Tuesday, June 8, 2010

Attack of the Inner Editor

I have a very strong inner editor.  In arm wrestles, she always wins.  What does this mean for my writing?  Sometimes it takes hours for me to write a chapter.

I envy those who can sit at their computer and just write.  Even when they know it's not perfect and it will ultimately need some serious revision.  

I can't do that.  I've tried, trust me.  But I can't stop myself from going back to reread and rewrite.  In fact, before each writing session, I review the previous chapter and rewrite words, sentences, even entire paragraphs.  I suffer from a bad case of perfectionism.

In her book Bird by Bird, Anne Lamott spends one chapter championing bad first drafts and another chapter denouncing perfectionism.  She states, "Perfectionism is the voice of the oppressor, the enemy of the people.  It will keep you cramped and insane your whole life, and it is the main obstacle between you and a shitty first draft" (28).  She continues, "Perfectionism will ruin your writing, blocking inventiveness and playfulness and life force ... Perfectionism means that you try desperately not to leave so much mess to clean up.  But clutter and mess show that life is being lived" (28).

Do you agree with Anne Lamott?  What do you do to restrain your own inner editor?

15 comments:

Sandy Shin said...

I completely agree with Anne Lamott. That said, however, it's hard quieting the inner editor. I have a lot of troubles doing it and can't stop myself from going back and rewrite, also.

Liz H. Allen said...

In my head I continually chat "Just keep going, just keep going..." I never go back and reread a first draft unless I don't remember a detail or need to switch something up for the story part I am currently writing to make sense. It's very hard for me but I just push myself to not look back until it's complete. I also insert page breaks at the end of each chapter so that I'm starting new.

~Nicole Ducleroir~ said...

Ignoring my inner editor is the most challenging aspect of writing a novel, for me. When I figure out how to do it, I'll let you know :D

miss ali said...

i'm a lot like you- i cant help but go over chapters while still writing, but i am getting at NOT doing that kind of editing and revising until i have spewed everything I possibly can from that sitting. I try not to touch what i have just written until at least the next day. I think Anne lamott is right, and we just have to let ourselves suck a little.

Alexandra Crocodile said...

I don't! I fear I am one of those you envy:)

thewritegroove said...

I think teacher/writers have been cursed with an overdose of inner-editors because that's what we do as part of our day jobs. We have a hard time NOT editing anyone and everyone - from billboards to text messaging. Closed captioning drives us CRA.ZY.

Perhaps we can chip in and hire an exorcist! Who's willing?

Christine Fonseca said...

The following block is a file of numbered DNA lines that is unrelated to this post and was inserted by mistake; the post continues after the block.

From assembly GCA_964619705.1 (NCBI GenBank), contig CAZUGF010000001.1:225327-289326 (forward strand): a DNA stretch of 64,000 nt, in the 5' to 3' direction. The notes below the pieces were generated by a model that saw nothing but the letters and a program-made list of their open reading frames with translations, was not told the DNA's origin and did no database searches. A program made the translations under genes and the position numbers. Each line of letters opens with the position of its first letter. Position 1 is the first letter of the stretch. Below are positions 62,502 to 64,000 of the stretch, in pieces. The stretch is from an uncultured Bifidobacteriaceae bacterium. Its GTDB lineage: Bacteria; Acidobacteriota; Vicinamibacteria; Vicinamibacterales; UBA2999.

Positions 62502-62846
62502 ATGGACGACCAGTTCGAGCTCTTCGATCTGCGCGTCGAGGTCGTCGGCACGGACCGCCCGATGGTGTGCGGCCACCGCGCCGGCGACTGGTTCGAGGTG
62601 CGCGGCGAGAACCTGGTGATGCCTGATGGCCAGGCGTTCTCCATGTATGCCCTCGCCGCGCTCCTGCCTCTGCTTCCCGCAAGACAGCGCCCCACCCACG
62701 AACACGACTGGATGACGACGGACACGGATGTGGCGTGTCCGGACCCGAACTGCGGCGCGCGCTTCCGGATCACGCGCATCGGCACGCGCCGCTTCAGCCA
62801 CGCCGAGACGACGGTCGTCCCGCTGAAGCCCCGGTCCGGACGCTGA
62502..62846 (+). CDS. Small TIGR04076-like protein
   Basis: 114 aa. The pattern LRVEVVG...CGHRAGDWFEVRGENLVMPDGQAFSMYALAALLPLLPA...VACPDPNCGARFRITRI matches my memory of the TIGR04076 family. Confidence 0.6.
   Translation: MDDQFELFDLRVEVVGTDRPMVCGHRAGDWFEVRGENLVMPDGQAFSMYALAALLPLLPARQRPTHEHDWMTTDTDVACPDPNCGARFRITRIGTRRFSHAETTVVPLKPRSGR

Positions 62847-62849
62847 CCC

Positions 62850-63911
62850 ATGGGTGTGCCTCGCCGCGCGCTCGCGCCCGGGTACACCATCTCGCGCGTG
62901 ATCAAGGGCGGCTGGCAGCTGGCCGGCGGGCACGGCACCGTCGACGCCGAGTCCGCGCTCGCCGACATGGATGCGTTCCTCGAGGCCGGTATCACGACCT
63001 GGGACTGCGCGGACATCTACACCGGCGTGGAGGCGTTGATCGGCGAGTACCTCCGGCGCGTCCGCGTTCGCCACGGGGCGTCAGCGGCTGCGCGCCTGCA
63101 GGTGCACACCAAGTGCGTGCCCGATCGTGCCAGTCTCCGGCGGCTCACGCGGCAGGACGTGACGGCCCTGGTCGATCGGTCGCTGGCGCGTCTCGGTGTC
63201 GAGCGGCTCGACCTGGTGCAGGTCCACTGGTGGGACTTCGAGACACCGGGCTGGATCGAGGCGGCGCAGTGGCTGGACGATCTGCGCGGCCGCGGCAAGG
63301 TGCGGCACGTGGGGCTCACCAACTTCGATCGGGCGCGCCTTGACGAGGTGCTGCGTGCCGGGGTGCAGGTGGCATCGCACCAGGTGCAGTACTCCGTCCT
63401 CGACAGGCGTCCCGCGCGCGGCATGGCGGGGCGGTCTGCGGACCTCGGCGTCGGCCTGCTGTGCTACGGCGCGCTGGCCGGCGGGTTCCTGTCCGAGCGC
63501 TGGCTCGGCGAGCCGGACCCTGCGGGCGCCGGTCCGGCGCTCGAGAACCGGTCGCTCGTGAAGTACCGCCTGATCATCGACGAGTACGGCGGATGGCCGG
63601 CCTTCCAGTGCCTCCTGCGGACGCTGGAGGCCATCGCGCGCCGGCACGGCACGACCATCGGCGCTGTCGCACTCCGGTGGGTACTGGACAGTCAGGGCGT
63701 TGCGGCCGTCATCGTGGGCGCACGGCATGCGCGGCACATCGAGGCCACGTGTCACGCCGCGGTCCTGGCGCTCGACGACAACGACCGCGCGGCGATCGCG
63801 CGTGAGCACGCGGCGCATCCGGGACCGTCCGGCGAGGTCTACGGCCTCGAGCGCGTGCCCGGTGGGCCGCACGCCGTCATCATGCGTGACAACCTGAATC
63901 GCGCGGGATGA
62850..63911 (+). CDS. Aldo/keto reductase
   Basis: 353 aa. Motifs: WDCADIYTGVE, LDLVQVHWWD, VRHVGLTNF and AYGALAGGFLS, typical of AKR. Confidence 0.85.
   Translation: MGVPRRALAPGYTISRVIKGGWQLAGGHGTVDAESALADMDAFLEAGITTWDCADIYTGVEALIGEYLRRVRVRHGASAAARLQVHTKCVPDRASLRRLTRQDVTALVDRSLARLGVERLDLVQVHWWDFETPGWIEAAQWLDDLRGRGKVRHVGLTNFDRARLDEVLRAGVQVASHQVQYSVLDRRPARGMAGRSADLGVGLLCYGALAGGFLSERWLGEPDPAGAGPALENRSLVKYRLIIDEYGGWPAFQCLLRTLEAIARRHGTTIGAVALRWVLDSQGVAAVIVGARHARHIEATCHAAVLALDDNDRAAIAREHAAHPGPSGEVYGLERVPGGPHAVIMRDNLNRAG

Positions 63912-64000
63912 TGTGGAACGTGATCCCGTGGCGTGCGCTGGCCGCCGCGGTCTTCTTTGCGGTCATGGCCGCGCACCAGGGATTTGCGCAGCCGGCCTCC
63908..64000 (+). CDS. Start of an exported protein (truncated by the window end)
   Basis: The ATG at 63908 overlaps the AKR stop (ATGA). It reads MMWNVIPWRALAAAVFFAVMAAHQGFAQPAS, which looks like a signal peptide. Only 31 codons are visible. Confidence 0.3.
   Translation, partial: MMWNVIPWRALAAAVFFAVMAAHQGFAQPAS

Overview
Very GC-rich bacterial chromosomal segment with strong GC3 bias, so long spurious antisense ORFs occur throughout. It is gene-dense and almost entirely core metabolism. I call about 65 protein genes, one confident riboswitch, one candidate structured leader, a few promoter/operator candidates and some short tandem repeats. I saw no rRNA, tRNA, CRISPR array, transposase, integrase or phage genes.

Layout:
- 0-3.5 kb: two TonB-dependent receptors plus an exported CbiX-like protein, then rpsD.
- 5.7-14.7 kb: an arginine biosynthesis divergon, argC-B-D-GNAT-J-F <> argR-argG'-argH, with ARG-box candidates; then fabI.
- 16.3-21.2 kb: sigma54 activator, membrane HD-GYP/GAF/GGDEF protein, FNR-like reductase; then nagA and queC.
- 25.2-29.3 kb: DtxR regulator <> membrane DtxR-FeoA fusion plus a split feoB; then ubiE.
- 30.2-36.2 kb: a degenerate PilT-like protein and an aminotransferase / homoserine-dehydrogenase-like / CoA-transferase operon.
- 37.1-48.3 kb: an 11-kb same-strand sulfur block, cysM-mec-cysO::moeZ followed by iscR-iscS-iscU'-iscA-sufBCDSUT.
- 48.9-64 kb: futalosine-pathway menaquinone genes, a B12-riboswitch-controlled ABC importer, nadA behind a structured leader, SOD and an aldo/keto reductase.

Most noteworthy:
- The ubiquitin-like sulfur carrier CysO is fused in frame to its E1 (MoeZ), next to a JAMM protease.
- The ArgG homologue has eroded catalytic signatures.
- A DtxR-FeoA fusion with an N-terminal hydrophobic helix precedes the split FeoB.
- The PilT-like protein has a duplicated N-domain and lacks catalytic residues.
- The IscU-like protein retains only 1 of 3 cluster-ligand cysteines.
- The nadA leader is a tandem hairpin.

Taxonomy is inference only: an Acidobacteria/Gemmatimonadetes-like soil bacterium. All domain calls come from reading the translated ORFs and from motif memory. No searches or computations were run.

I totally blogged on this too. I struggle with the first 5K or so. Once I feel comfortable in the voice - I can write with free abandon...to a point

Jennifer Shirk said...

Yes! I totally agree! But I haven't found a way to completely block the internal editor like i should. She's tough.

Catherine A. Winn said...

I do agree with her, but I'm another one who finds it hard to turn off her inner editor and get moving. I'm working on something new, into the fifth chapter, and I've gone back several times to change things in the previous ones. AAAACCCKKK! I couldn't do that in NaNoWriMo and I think that's why the whole 50,000 word draft had to be trashed! But I experienced what it is like to plow through and write. Fun but...

Meghan Ward said...

I do agree with Anne Lamott. I think giving yourself short deadlines and making it a goal to write a mediocre chapter is the best way to get the words on the page. That said, several hours to write one chapter is NOT slow! I can fiddle with one paragraph for an hour. Okay, maybe I need to take some of that Anne Lamott advice myself!

Vicki Rocho said...

I agree, but that doesn't mean I don't struggle with the inner editor and perfectionism. I try NOT to read anything I previously wrote when I sit down to write. Too easy to get sucked into edit mode.

Mary Aalgaard said...

I agree with Lamott. And, I have to really force the inner editor out the door. I have this book but haven't read it, yet. I will, soon.

kendrajkphotography said...

I love Bird by Bird, one of the best writing books I've ever read. I agree with almost everything she has to say.

I also do the same thing you do! Before I can go on in my writing for the day, I always have to reread and make edits. Though it doesn't often hold me back too much, I can manage to just write and as I'm writing I tell myself it's awful but I just need to get the ideas out. That's the best way for me to silence the inner editor. Recognize that it's going to suck and going to be a bad first draft but I just need to get the idea out or it will just sit in my head forever.
:)

SAMUEL PARK said...

I like your post--and yes, Anne Lamott is truly great! Hope her advice's working!

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